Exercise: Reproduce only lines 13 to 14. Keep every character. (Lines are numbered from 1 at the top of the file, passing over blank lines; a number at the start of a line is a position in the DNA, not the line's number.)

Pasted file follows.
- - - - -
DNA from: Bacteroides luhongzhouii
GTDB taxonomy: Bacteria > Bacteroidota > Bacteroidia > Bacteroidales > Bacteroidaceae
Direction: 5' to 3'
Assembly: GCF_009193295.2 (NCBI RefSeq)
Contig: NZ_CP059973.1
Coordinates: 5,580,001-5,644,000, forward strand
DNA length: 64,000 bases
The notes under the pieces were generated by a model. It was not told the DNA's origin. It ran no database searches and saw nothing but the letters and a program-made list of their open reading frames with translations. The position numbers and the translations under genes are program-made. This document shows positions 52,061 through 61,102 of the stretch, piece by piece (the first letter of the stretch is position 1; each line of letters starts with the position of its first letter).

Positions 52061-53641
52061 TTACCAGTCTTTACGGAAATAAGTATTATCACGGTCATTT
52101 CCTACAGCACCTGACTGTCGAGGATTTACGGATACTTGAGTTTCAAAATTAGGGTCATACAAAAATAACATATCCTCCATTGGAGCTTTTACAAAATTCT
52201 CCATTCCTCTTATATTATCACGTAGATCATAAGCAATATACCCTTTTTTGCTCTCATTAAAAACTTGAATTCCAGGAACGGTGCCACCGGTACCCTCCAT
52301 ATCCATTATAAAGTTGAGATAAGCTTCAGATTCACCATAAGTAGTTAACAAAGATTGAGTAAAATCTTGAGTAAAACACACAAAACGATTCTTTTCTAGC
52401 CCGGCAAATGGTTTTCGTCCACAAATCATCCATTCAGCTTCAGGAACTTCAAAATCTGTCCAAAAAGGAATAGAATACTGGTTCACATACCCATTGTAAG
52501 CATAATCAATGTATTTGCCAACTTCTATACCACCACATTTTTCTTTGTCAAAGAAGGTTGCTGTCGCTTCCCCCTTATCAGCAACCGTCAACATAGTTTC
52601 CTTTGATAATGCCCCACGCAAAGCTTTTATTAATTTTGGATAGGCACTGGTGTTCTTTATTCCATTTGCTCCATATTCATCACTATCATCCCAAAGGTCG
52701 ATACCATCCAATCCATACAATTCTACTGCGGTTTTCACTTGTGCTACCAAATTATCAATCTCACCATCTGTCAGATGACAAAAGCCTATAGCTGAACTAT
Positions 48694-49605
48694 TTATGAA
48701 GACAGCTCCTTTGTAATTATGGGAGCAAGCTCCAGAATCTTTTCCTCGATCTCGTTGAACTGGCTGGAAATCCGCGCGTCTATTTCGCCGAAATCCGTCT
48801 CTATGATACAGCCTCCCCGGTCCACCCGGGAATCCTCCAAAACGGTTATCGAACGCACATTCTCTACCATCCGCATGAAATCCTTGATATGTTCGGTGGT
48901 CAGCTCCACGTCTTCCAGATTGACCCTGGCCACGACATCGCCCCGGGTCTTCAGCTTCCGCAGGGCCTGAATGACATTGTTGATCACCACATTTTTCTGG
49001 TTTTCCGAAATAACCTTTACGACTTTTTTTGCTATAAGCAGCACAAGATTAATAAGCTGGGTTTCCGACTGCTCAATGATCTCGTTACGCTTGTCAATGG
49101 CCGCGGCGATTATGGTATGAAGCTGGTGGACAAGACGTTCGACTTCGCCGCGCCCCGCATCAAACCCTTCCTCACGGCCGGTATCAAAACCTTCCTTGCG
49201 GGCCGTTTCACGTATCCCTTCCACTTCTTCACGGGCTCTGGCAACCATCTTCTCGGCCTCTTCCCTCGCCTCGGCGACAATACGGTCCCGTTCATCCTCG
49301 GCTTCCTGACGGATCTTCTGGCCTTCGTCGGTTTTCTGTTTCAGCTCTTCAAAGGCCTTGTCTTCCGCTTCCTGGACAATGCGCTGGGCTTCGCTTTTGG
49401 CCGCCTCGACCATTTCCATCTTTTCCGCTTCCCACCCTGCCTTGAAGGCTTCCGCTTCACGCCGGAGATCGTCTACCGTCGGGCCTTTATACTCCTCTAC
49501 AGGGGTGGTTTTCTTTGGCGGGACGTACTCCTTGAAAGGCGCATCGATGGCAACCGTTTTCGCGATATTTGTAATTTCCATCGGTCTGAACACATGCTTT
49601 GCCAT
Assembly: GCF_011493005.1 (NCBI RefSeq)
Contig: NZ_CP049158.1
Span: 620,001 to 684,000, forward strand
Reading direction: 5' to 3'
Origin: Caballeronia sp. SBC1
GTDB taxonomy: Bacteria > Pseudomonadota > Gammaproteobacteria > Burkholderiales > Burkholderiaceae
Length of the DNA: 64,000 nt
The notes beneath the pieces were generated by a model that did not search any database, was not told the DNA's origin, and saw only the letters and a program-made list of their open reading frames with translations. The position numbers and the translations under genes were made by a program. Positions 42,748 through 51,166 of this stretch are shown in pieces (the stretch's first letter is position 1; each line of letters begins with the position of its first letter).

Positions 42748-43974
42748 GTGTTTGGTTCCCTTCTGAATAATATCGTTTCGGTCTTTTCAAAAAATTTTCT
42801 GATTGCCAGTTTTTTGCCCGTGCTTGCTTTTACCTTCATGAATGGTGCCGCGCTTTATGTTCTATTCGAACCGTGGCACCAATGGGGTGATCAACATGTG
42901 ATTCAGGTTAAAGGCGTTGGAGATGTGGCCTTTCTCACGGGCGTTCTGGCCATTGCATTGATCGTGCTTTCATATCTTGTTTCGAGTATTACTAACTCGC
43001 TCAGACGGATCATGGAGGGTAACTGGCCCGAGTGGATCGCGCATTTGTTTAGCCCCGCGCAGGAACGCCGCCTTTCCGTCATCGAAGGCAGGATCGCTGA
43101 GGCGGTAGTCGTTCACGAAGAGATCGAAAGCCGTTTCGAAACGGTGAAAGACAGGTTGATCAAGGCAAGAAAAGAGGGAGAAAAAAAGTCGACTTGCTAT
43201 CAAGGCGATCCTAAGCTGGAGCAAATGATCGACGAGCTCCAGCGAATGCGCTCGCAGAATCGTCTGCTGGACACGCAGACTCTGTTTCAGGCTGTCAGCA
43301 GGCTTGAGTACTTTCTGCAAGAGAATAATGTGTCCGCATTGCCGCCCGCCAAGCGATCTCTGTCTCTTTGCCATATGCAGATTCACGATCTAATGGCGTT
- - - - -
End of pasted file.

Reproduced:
52301 ATCCATTATAAAGTTGAGATAAGCTTCAGATTCACCATAAGTAGTTAACAAAGATTGAGTAAAATCTTGAGTAAAACACACAAAACGATTCTTTTCTAGC
52401 CCGGCAAATGGTTTTCGTCCACAAATCATCCATTCAGCTTCAGGAACTTCAAAATCTGTCCAAAAAGGAATAGAATACTGGTTCACATACCCATTGTAAG